Well, the Twinkie vs. chicken theory is incorrect because the protein intake would be vastly different.
More to *gaining* weight, I’m getting conflicting conclusions from your articles. If one wants to increase his weight by 10 lbs. of lean muscle in 20 weeks (as an example), he must consume calories at a surplus. Am I to understand that as long as the ratios of protein, carb, fat, are correct, that can be accomplished, regardless of source?
“Well, the Twinkie vs. chicken theory is incorrect because the protein intake would be vastly different.”
Nope. There’s a reason I started that sentence with “assuming all else (training, calorie intake, protein intake, etc.) remains equal.” Protein intake could easily still be exactly the same in this example.
As for your question, first… you’re not going to build 10lbs of nothing but pure muscle in 20 weeks (and outside of some beginners, genetic freaks and steroid users, you’re not going to build muscle at that rate in the first place.)
Basically, you need a surplus to build muscle. Once that surplus is created, those extra calories can either go towards the building of that new muscle, or towards fat storage. This is referred to as calorie partitioning.
Genetics, the size of the surplus and your training program (and execution of it) are the major factors influencing it. Macronutrient ratios and timing and that stuff plays a role too. And no matter how perfectly you do everything, some fat will almost always come along with the muscle gains.
But with all else begin equal, the specific food sources won’t change this. Even if it’s all 100% “clean” foods.
Thanks for the replies and explanations. Yes, my example of 10 lbs. in 20 weeks was purely for illustrative purposes. And I get that “all else being equal”, but they cannot theoretically BE equal if you’re comparing UNequal foodstuffs (Twinkies are not the same macronutrient makeup as chicken/broccoli).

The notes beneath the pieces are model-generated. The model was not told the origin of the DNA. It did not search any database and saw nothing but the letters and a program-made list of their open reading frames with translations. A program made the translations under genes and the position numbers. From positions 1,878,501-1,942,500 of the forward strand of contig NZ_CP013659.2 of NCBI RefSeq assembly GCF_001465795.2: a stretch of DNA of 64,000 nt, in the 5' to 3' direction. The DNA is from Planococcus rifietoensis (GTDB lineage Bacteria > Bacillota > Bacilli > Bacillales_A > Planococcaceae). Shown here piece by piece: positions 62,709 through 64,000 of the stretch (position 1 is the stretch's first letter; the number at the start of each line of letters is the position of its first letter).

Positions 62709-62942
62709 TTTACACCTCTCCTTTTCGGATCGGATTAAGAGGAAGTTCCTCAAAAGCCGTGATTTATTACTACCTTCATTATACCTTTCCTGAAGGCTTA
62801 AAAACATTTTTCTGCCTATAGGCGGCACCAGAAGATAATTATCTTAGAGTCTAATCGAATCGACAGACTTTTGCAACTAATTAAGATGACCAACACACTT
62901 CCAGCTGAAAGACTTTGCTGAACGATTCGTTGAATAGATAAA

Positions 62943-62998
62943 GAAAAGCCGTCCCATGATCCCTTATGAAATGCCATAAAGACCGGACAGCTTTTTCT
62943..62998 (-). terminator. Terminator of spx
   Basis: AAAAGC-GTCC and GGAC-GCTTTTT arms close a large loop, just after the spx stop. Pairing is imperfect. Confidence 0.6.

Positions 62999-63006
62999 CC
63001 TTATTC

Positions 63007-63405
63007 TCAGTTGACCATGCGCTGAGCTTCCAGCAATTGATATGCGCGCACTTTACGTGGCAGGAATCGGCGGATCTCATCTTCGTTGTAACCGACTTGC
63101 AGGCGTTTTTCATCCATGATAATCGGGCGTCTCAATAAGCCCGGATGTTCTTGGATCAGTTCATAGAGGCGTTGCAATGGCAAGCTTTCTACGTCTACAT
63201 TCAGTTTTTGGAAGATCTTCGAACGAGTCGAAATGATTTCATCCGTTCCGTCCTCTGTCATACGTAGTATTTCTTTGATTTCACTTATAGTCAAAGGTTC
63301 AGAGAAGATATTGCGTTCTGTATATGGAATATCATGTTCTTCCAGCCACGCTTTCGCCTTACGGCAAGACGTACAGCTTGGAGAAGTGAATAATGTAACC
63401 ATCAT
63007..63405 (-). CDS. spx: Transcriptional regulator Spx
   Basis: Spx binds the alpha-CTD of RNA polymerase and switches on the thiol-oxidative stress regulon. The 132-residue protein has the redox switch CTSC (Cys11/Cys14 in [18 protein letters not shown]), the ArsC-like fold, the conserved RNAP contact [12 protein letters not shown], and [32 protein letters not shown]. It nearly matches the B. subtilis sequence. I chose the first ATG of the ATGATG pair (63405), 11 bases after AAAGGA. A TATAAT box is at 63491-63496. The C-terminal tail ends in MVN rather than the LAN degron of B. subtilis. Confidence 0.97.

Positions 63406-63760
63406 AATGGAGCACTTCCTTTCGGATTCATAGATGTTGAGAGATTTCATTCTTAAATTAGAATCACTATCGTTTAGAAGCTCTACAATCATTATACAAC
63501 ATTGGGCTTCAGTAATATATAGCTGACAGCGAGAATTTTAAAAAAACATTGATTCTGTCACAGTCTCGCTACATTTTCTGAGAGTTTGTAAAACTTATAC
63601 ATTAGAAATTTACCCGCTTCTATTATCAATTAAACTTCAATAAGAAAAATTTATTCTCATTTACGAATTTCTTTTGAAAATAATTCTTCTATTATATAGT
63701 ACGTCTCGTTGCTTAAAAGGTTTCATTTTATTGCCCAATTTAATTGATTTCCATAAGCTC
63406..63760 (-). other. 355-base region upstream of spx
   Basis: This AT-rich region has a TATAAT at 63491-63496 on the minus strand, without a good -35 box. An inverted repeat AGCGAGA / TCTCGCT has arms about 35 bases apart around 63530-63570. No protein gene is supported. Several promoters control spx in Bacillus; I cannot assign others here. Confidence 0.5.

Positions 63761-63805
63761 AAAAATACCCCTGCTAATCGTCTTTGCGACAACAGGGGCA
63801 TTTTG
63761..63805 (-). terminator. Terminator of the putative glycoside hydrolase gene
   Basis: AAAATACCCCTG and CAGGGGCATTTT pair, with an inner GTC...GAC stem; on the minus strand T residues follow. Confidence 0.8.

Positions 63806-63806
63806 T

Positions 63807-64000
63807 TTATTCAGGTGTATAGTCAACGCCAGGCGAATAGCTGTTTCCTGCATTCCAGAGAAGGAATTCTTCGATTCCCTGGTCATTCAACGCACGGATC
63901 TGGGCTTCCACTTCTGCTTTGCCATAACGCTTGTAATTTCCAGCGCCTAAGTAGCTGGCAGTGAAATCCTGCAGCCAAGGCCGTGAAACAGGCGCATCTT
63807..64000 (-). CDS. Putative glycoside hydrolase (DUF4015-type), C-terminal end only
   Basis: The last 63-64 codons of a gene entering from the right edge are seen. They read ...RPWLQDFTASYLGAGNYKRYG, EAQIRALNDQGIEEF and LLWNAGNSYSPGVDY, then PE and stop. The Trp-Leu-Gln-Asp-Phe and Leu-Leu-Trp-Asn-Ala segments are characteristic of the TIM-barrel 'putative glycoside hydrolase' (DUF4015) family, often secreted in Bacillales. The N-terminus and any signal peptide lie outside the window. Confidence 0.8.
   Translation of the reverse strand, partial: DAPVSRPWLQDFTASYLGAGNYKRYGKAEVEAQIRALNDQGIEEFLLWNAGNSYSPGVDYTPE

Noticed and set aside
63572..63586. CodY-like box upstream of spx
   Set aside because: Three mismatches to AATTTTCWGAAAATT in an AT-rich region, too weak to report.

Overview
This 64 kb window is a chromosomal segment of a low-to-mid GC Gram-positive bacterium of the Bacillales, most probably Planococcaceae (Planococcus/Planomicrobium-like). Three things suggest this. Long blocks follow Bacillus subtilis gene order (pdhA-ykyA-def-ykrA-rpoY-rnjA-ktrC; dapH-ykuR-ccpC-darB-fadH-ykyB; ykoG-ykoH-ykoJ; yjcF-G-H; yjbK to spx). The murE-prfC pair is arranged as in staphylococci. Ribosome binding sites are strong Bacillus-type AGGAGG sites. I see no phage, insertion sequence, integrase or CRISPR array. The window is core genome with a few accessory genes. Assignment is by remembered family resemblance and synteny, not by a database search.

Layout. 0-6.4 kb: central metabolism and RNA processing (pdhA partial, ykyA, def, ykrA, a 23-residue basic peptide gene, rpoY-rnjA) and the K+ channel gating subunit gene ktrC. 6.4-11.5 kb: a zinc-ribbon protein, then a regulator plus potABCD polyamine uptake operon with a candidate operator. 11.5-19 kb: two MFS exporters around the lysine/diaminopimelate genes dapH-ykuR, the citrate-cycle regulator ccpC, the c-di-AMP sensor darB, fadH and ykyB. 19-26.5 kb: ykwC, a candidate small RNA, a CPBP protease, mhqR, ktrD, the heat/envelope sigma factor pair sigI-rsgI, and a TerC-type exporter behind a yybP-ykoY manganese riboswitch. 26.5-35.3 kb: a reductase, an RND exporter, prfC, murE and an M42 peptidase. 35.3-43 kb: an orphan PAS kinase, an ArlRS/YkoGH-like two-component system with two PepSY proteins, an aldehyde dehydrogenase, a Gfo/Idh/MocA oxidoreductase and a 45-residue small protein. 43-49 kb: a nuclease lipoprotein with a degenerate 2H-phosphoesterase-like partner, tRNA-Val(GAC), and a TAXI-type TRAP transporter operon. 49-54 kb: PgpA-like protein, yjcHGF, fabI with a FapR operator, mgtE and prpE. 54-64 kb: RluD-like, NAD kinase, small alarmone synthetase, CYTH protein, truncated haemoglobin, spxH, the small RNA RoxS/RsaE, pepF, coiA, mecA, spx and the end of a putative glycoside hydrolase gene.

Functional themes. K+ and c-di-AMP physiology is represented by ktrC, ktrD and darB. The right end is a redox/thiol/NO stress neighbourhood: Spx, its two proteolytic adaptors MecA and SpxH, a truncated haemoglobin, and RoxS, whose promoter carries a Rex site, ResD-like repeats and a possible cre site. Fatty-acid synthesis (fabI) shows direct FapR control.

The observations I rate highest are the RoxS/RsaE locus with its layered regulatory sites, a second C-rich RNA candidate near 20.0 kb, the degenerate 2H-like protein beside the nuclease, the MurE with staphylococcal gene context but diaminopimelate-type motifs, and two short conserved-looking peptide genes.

I appreciate the civil discussion here. Sure beats T-Nation.
The individual foods might be unequal, but you can easily adjust the rest of each diet to get the total macronutrient intakes to be exactly the same.
For example, twinkies have more carbs and less protein than chicken. So, subtract x amount of carbs from the diet containing the twinkies (from other carbs sources of that diet) and replace it with x amount of protein.
One diet may have chicken for dinner, and the other might have a twinkie for dinner. But, both diets can still have equal totals of X protein, Y carbs and Z fat for the day.
You are THE MAN!
AWorkoutRoutine is the best source of information on the Internet!
It compares to no other, the zenith!
I currently have a 6-pack. I just started a bulking phase and was afraid I would become fat during the summer… It’s comforting to know that I am actually in the perfect time to start bulk phase and less at risk of gaining too much fat in the process. Very good article thanks!